BORIS MARTIN/AFP/Getty ImagesA Danish parliament has passed a bill that would allow tobacco consumption at schools and universities in an effort to curb tobacco-related diseases in the country.
The new bill, which passed the parliament on Tuesday, gives school authorities the right to impose a three-month ban on tobacco consumption and bans tobacco vending machines.
It also gives university administrators the power to ban tobacco use in all university-owned shops.
It comes just days after Danish Prime Minister Lars Lokke Rasmussen, who previously advocated for banning tobacco in schools, warned the bill could hurt the country’s economy.
He told reporters on Thursday that Denmark has a “vast majority” in favor of the ban and called on lawmakers to give him the legal power to enact it.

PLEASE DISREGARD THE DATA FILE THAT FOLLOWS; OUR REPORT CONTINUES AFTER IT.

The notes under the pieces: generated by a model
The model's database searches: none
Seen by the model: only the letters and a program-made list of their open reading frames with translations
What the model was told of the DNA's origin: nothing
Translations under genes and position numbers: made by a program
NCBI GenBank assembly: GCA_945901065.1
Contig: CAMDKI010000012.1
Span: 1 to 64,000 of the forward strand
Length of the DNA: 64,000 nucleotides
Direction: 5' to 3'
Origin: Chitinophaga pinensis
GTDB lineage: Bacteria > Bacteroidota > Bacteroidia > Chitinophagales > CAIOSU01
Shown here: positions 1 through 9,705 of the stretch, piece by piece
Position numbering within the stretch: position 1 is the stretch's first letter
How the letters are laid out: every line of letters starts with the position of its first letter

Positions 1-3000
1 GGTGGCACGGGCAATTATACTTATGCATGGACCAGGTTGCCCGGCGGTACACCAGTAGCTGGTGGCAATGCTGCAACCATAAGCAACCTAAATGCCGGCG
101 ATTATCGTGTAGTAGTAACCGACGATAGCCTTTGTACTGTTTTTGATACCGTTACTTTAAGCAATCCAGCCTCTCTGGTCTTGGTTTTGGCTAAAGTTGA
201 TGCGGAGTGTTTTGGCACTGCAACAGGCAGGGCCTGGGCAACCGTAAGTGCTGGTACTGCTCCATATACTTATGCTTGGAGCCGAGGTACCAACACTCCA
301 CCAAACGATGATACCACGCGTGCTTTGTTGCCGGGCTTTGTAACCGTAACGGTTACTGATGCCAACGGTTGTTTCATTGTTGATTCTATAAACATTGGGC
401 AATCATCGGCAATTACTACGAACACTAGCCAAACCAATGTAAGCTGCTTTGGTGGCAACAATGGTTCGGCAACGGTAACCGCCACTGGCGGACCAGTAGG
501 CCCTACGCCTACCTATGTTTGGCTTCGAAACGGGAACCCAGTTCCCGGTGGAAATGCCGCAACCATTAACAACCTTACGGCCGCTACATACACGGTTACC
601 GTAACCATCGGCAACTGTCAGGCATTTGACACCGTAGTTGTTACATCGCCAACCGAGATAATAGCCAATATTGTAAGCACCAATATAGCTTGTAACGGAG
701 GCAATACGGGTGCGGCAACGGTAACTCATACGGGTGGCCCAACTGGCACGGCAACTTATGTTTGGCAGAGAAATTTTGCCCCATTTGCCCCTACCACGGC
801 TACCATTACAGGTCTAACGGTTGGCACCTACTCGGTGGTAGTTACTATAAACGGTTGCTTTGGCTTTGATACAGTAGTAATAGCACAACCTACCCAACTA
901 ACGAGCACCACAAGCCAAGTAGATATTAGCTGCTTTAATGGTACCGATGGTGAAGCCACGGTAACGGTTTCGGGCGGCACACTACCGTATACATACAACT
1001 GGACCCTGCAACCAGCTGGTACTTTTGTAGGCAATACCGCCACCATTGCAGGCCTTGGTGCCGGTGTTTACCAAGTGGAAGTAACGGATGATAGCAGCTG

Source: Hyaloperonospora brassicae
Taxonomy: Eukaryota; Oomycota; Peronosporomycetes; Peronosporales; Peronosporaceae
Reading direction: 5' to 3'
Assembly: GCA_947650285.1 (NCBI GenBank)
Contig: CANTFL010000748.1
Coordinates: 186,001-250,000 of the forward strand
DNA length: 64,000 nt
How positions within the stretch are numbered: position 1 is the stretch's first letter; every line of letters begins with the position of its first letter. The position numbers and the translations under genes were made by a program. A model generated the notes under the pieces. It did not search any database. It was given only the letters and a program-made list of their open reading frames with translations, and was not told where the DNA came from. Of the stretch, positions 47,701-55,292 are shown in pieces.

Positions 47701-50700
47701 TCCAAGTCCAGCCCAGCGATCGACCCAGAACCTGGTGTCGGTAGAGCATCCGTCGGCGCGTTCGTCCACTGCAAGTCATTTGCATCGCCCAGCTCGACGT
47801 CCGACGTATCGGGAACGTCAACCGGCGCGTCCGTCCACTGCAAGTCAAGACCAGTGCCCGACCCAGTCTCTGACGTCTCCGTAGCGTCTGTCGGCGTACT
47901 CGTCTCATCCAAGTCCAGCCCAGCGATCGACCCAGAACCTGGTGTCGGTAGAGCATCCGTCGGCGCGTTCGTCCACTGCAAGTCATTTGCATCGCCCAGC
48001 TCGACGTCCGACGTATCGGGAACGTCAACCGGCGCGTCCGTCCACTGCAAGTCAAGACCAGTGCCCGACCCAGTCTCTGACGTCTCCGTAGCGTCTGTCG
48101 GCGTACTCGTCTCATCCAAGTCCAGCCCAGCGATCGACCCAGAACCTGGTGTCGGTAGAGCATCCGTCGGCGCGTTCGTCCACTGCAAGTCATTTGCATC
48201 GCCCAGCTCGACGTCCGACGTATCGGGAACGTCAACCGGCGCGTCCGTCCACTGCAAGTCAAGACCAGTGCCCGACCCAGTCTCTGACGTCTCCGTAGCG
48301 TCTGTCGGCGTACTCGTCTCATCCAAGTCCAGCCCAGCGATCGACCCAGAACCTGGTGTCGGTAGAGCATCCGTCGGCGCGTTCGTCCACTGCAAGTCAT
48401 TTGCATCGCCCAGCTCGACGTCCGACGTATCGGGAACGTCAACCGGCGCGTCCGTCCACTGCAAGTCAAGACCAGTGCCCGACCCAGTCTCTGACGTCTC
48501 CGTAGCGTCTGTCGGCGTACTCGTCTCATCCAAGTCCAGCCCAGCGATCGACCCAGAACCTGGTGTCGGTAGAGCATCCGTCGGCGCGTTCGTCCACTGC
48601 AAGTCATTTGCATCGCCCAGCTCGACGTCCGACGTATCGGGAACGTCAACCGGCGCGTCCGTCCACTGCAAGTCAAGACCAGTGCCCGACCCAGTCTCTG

In response to the bill, Swedish lawmaker Lars Kahl, who has been campaigning for the legislation, said he has “serious reservations” about the law.
“I’m not in favor, I’m not sure about the effect it would have, but I’m going to take a close look at it,” he told Swedish news agency TT.
The bill, if enacted, would go into effect in 2019.
The bill was proposed in response to a 2014 study by the Copenhagen-based International Tobacco Control Research Institute that found a sharp rise in the number of deaths from tobacco-induced illnesses in Denmark in the past few years.
In a press release on Tuesday afternoon, the government said the new law would allow students to use tobacco at their own schools, universities and in other institutions without having to obtain a permit.
The government has been criticized for not following the recommendations of the research institute, which found that the number one reason young people smoked cigarettes in the United States was because of poor access to nicotine-containing products.
A report from the U.S. Centers for Disease Control and Prevention last year found that more than 50 percent of children and adolescents who smoke in the U, Canada and Australia used tobacco.